Thursday, 17 June 2010

Jason McNiff, Alan Tyler and Ange Boxall at the 12 Bar Club tonight


Jason McNiff (interviewed back in BoB#70) is at the 12 Bar Club tonight. There seems at last to be a new album on the horizon and recently he's debuted two impressive new songs 'April Cruel' and 'Students Of Love' both of which I imagine he'll play tonight. The gig also features Alan Tyler and Ange Boxall and apparently won't kick off till the football's over around 9.30.

Jason McNiff has made four albums, three for little London indie label, Snowstorm and one for Grand Drive's home label, Wonky Atlas. He is part of the country/folk music scene here in London, and name-checks John Hiatt, Bob Dylan, Lyle Lovett, Mark Knopfler, & italian songwriter, Fabrizio De Andre as favourite artists. Sometimes Jason plays in Italy with the Modena City Ramblers, and plays in a spin off group called The Narrow Men, with Dudu, Fry, & Daniele.

Tasmanian born and raised songstress, Ange Boxall resides in London, UK, and regularly visits Nashville, TN, USA. On recent visits, she has worked with legendary singer songwriter JD Souther - who famously played a key role in the formation of the Eagles and co-wrote their hits "Heartache Tonight," "Victim of Love," "New Kid In Town," and "Best of My Love". Meeting in an art gallery (as you do in Nashville!), the pair found an immediate synergy and began to collaborate. The result is the beautiful 'Lucky Day' duet and will be featured on Ange's forthcoming album. The album also includes co-writes with other immensely talented artists, Jim Lauderdale, The Wrights and The Arlenes, all of whom add a new and rich dynamic. The album, produced and engineered by Marc Lacuesta, began it's recording with Ange's 'Wagon Band' (Alan Gregg, Paul Lush and Steve Brooks), at Konk Studios (of Ray Davies fame) and was then taken to Nashville for the final overdubs, mixing and mastering. Other musicians on the album include the legendary BJ Cole on pedal steel, Eric Silver on guitars, Richard Causon and Tim Lauer on keys. Influenced by American folk and country sounds, Ange has always drawn inspiration from the singers she grew up listening to such as Carole King, Karen Carpenter, Dolly Parton, Patsy Cline and Dusty Springfield, as well as Joni Mitchell, Suzanne Vega and Sheryl Crow. Ange's own sound is often likened to her contemporaries Tift Merritt, Mindy Smith, Kathleen Edwards and a favourite, Patty Griffin. She sings songs about love, whether it's the longing for, mysteries of, forbidden or foolish. She writes about relationships between family members, lovers and running away. Her ideas come from experiences, observations and fantasies, as a means of self understanding and explanation. Whilst remaining eternally positive and optimistic, each song is crafted with careful consideration and enduring passion. Savouring the detailed web of song writing, the real craft of making music and the collaborative nature of the process itself, her direction is clear. Physical journeys have similarly taken her far and wide, from her remote homeland (home also to the famous Tasmanian Devil), from Morocco to Cambodia, New York to Istanbul. Her journey has been long. Her smile remains wide and her capacity to capture the poetry of music seemingly boundless.. The forthcoming album, Writing Letters, is due for an Autumn 2010 release.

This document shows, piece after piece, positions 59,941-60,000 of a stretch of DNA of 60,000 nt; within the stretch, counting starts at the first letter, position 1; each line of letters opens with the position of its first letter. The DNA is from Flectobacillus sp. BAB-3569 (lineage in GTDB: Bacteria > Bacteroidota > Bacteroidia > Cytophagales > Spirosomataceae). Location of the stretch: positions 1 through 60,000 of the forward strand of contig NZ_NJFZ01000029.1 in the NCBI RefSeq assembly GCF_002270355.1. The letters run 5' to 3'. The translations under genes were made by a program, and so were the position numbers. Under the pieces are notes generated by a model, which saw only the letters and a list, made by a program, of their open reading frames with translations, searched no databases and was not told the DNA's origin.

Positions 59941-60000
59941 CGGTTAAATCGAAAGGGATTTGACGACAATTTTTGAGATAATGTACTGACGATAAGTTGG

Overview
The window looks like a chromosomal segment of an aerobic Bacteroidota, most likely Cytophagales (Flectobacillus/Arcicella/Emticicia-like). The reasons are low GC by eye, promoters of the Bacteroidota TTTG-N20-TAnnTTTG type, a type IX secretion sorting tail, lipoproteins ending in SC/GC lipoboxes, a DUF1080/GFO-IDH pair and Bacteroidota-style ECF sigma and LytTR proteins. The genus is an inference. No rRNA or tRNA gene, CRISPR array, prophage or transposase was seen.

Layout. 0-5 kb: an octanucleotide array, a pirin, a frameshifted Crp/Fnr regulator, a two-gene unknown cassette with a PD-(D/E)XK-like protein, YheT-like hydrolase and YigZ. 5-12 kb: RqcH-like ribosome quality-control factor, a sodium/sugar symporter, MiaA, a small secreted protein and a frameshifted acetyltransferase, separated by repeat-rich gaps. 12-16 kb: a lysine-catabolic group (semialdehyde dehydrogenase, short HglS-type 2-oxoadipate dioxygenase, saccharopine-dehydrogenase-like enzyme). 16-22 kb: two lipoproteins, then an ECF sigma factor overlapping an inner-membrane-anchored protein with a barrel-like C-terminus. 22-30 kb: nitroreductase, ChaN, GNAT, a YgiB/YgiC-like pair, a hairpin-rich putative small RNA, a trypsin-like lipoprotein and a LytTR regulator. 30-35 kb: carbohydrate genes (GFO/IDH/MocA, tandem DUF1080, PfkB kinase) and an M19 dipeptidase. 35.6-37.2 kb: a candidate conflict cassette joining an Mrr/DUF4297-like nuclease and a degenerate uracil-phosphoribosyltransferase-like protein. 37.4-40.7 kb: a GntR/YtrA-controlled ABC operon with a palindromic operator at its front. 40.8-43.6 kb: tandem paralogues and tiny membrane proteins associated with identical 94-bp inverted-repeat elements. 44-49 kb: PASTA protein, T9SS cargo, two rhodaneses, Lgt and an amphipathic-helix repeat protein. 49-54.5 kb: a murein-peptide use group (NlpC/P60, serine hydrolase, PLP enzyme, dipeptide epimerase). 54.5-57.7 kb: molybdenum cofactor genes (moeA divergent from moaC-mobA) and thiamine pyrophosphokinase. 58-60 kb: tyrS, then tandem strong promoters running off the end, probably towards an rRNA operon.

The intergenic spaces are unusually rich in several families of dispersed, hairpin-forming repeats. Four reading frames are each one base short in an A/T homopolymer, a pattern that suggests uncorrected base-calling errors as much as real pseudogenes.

Alan Tyler
began his pioneering English country rock adventure back in the early nineties with his band The Rockingbirds. A couple of commercially successful albums and an impressive CV of festival and TV appearances were not enough to keep that particular outfit together, but having been responsible for introducing English based Americana to many in the UK for the first time, Tyler has continued doggedly and has formed Alan Tyler & The Lost Sons of Littlefield (birthplace of Waylon Jennings) to realise more songs from the man Tim Perry of the Independent called 'one of the best writers of his generation'.

Tyler's ability to use the country medium to tell tales indigenous to England, particularly London, is no small feat; almost every other attempt at this has failed miserably. Tyler has found the perfect blend of tribute and originality.